Rep. Steny Hoyer (D-Maryland) and Rep. Aaron Schock (R-Illinois) have introduced the Full-Service Schools Act of 2014, also known as HR 5168, which would create a grant program dedicated to growing more full-service community K-12 schools across the country.
A full-service community school is something akin to an educational convenience store, meaning students and families can get things such as medical visits at the same location as an education.
“Full-service community schools are a critical tool in the effort to close the achievement gap and ensure that we are graduating students who are college and career-ready,” stated Congressman Hoyer.
“This bill, which I am pleased to introduce with Rep. Schock today, is a bipartisan measure that will help children from low-income families close the achievement gap.”
The act authorizes five-year grants from the US Department of Education (DOE) which will assist in implementing the model. Grants will be offered to states that are open to supporting these schools through state-wide education programming and to local partnerships between districts and community organizations.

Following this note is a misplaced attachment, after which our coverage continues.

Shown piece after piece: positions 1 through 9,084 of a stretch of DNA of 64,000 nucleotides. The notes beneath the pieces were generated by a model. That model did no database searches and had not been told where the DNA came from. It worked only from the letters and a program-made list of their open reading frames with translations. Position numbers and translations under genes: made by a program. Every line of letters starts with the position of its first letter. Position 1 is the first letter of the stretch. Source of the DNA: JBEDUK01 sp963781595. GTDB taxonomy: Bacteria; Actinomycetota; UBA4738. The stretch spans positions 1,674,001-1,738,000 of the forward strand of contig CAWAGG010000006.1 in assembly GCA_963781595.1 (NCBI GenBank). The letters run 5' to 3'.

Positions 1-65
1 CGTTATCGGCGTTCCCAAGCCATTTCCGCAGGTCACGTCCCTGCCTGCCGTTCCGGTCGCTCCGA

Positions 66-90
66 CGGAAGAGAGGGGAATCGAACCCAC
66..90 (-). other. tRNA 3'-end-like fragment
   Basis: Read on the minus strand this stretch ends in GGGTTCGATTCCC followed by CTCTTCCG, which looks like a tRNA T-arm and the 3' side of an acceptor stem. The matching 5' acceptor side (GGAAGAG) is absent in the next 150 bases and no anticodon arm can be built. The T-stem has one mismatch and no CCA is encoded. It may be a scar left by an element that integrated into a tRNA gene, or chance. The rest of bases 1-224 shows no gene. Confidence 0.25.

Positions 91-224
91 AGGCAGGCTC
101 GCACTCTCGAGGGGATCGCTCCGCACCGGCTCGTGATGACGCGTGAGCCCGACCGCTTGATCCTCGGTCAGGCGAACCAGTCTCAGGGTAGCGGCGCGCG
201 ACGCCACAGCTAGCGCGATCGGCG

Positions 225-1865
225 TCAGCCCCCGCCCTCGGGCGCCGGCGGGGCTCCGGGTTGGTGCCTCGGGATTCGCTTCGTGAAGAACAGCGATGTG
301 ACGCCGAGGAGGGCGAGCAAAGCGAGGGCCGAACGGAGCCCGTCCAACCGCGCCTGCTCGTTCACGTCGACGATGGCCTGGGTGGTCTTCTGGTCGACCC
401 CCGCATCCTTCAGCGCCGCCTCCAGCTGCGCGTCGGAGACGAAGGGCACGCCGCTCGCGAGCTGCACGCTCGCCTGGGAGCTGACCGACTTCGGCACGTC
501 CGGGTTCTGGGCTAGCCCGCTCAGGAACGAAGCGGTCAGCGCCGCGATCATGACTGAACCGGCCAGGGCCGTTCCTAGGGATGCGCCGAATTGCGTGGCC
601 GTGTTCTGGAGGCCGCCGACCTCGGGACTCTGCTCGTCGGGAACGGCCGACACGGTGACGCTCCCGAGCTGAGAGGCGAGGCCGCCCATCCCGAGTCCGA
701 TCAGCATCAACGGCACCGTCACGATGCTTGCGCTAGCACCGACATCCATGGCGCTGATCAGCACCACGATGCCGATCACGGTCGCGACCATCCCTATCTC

At least 10% of the funding will be available to rural areas, and an advisory committee of representatives from the US Department of Justice, DOE, the US Department of Labor, and the US Department of Health and Human Services in coordination with the Secretary of Education will be utilized to improve connecting to federal programs and also issue an annual report to Congress.
Wyoming, Michigan, has a “community school” now, says Caroline Porter in an article for The Wall Street Journal. And, on a recent weekday, people were dropping by for family counseling, food stamps, and job ideas at one central location, their local school.
School was not in session because of summer break, but the classrooms stayed open for public and private groups to utilize. In this way, services can be brought closer to students and residents all year, and, as a bonus, can help boost student performance.
Everything has not been completely ironed out yet, like funding and doubts about community schools’ success, but there is hope. The largest coordinator for this program, Communities in Schools, has experienced a 6% increase in its number in the 2012-2013 school year. This organization covered schools in 26 states with more than 1.3 million students.
New York City Mayor Bill de Blasio announced a grant last week of $52 million to establish 40 community schools in the city. Michigan Governor Rick Snyder, expanded a program that placed state health services workers in 169 schools, up from 124 at the start of the 2012-2013 school year. In Michigan’s Kent County, there are 28 community schools this year, up from eight in 2006.
Some schools have seen improvement in student attendance and math/reading scores.